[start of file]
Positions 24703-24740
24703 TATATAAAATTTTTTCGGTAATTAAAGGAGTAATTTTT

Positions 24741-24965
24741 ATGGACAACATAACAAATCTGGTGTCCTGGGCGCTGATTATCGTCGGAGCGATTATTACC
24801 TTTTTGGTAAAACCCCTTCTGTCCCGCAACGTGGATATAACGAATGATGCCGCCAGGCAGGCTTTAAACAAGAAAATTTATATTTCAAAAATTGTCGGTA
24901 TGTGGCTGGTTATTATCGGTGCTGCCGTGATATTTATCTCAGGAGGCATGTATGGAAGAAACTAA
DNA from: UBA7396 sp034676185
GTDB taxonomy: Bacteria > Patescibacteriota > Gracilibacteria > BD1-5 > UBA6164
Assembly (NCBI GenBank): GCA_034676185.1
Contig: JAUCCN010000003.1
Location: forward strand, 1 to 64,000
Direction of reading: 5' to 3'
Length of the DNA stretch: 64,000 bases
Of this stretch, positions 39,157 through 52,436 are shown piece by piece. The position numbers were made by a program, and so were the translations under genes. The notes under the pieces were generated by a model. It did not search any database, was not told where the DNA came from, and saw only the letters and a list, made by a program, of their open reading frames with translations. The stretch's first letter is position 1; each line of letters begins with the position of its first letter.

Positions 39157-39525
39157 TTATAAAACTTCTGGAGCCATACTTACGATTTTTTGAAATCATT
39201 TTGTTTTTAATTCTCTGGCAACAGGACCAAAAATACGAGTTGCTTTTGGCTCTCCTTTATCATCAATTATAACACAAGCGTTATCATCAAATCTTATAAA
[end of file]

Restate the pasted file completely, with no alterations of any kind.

Positions 24703-24740
24703 TATATAAAATTTTTTCGGTAATTAAAGGAGTAATTTTT

Positions 24741-24965
24741 ATGGACAACATAACAAATCTGGTGTCCTGGGCGCTGATTATCGTCGGAGCGATTATTACC
24801 TTTTTGGTAAAACCCCTTCTGTCCCGCAACGTGGATATAACGAATGATGCCGCCAGGCAGGCTTTAAACAAGAAAATTTATATTTCAAAAATTGTCGGTA
24901 TGTGGCTGGTTATTATCGGTGCTGCCGTGATATTTATCTCAGGAGGCATGTATGGAAGAAACTAA
DNA from: UBA7396 sp034676185
GTDB taxonomy: Bacteria > Patescibacteriota > Gracilibacteria > BD1-5 > UBA6164
Assembly (NCBI GenBank): GCA_034676185.1
Contig: JAUCCN010000003.1
Location: forward strand, 1 to 64,000
Direction of reading: 5' to 3'
Length of the DNA stretch: 64,000 bases
Of this stretch, positions 39,157 through 52,436 are shown piece by piece. The position numbers were made by a program, and so were the translations under genes. The notes under the pieces were generated by a model. It did not search any database, was not told where the DNA came from, and saw only the letters and a list, made by a program, of their open reading frames with translations. The stretch's first letter is position 1; each line of letters begins with the position of its first letter.

Positions 39157-39525
39157 TTATAAAACTTCTGGAGCCATACTTACGATTTTTTGAAATCATT
39201 TTGTTTTTAATTCTCTGGCAACAGGACCAAAAATACGAGTTGCTTTTGGCTCTCCTTTATCATCAATTATAACACAAGCGTTATCATCAAATCTTATAAA